I was never one for fidget toys. Stress balls from college fairs always ended up in my trash bin, and fidget spinners never appealed to me. But when Zoom meetings and virtual classes became the norm due to the COVID-19 pandemic, I struggled to maintain focus. To stay on task and resist the temptation to check emails, online shop or scroll through Twitter, I turned to an unlikely source: Play-Doh.
According to the Harvard Business Review, when you tune into a meeting remotely, “you might feel less motivated to listen and participate. The less you feel needed, the more distracted you will become, and the less you will give to the meeting.” Combined with the temptation to complete other tasks on your computer, it’s no wonder that pandemic-friendly work can wreak havoc on the attention span. But I have found that the mindless action of smushing Play-Doh or twisting a hair tie safely out of the view of my webcam actually helps me focus and stay engaged. This left me wondering if the grounding effect of my fidgeting was all in my head or based in science.
In Scientific American, Katherine Isbister compares the benefit of the tactile stimulation of a toy, paper clip or rubber band to that of music or a busy coffee shop while you work. “People often seek to adjust their experiences and their environments so that they provide just the right level of stimulation,” she wrote. You might find white noise or pacing helpful when you’re brainstorming. In a meeting or class where that is not an option, Play-Doh, or any item that keeps your hands busy without distracting your eyes, can have a similar effect.
Fidget toys have long been a popular therapeutic intervention for people with attention deficit hyperactivity disorder (ADHD). It has been hypothesized that increased movement in ADHD is a way to compensate for decreased alertness. Thus, providing motor stimulation with a fidget toy can aid attention. In addition, fidget items have gained traction for other patient groups, with one literature review finding 30 out of 55 studies showed significant clinical benefits of sensory interventions for seniors with dementia. In this population, the sensory stimulation is believed to calm patients and similarly increase attention.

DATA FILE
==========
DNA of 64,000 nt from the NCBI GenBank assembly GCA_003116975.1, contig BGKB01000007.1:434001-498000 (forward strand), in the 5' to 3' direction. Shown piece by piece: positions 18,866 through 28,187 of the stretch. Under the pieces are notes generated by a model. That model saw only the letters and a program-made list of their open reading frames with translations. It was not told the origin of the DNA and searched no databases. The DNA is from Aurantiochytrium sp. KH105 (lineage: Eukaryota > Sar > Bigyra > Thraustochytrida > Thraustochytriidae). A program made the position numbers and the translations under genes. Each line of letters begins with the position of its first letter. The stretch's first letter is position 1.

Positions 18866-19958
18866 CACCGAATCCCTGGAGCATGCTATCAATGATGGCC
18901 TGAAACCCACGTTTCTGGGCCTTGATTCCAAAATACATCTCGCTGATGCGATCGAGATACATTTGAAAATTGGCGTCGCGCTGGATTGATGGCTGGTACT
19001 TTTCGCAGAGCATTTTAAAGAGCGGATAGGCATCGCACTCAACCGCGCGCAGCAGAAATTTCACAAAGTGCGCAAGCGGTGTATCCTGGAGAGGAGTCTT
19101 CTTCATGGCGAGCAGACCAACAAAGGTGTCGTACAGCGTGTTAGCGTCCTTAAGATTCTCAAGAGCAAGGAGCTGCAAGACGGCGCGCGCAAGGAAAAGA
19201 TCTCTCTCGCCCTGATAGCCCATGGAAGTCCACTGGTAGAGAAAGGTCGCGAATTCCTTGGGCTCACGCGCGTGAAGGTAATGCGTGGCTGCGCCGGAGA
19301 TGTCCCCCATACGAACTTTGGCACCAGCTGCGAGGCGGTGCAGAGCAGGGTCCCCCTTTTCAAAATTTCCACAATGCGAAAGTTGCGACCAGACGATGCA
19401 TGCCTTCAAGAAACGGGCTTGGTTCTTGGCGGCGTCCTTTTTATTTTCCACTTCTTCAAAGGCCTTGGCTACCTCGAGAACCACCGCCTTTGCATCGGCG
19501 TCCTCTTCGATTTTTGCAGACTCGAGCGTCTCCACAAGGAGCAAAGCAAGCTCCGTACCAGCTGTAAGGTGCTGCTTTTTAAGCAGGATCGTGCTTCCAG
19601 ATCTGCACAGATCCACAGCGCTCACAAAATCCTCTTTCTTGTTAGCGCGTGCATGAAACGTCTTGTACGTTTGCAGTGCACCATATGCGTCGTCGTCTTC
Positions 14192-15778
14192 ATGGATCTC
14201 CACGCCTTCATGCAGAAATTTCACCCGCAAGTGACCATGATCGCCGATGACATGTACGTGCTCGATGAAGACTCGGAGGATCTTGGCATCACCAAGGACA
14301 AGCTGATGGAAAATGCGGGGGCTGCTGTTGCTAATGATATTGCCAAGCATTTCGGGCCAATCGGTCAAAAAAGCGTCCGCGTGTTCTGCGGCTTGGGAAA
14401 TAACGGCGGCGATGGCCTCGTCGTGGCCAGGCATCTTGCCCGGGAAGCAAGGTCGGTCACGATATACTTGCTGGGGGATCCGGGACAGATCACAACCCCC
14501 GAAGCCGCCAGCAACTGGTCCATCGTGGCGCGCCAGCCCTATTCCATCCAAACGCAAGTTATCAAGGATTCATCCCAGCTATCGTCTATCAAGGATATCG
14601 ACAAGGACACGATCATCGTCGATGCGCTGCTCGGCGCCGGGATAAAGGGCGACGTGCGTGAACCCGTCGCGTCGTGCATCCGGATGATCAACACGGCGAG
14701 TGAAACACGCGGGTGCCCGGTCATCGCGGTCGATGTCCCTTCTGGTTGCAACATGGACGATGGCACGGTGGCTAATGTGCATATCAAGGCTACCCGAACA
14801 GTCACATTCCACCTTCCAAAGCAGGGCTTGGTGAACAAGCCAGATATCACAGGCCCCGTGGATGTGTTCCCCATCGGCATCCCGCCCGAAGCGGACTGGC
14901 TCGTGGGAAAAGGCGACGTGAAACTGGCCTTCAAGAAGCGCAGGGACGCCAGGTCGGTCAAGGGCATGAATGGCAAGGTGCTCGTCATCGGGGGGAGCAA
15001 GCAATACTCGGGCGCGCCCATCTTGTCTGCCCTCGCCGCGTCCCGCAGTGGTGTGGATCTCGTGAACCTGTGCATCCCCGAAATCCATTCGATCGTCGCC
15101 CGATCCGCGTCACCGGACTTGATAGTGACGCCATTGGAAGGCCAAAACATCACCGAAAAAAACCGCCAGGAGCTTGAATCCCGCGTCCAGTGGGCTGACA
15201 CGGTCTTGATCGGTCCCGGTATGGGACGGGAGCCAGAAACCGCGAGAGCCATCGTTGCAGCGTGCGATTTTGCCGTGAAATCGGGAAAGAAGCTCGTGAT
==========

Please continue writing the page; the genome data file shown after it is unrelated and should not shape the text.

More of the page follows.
But Jason Fischer, assistant professor in the Department of Psychological & Brain Sciences, warns that most studies show no significant effect of fidget toys on focus, and those that do often assume causation without the evidence to back it up. He agrees with studies like those mentioned above that conclude the effects of fidgeting on attention are indirect.
“The bottom line is that there is no reliable scientific evidence that fidget tools like stress balls, magnets and fidget spinners help with maintaining concentration,” Fischer said. “The science so far suggests that in cases where fidget toys do help students stay on task, the benefit may not be in focusing attention per se, but rather in things like reducing anxiety.”
In fact, Fischer, whose lab studies dynamic cognition and perception, argues that fidget items can become distracting. He favors goal-directed behaviors like reaching and pointing that direct attention toward the object or task at hand, rather than fidgeting movement that draws attention to the toys themselves. On Zoom, this might look like pointing toward a slide being discussed by the professor or making a subtle reach toward the computer screen.
So, what to make of my experience with Play-Doh, or the anecdotal evidence of classmates who have relied on fidget tools to survive distanced learning? Fischer is not discounting them completely. “Those observations help motivate scientific studies, and part of the art of education is to find what works for individual students.”
Next time you’re tempted to online shop mid-Zoom session, consider occupying your hands in order to free your mind. As for me, I might be trading out my Play-Doh for some goal-directed movements.
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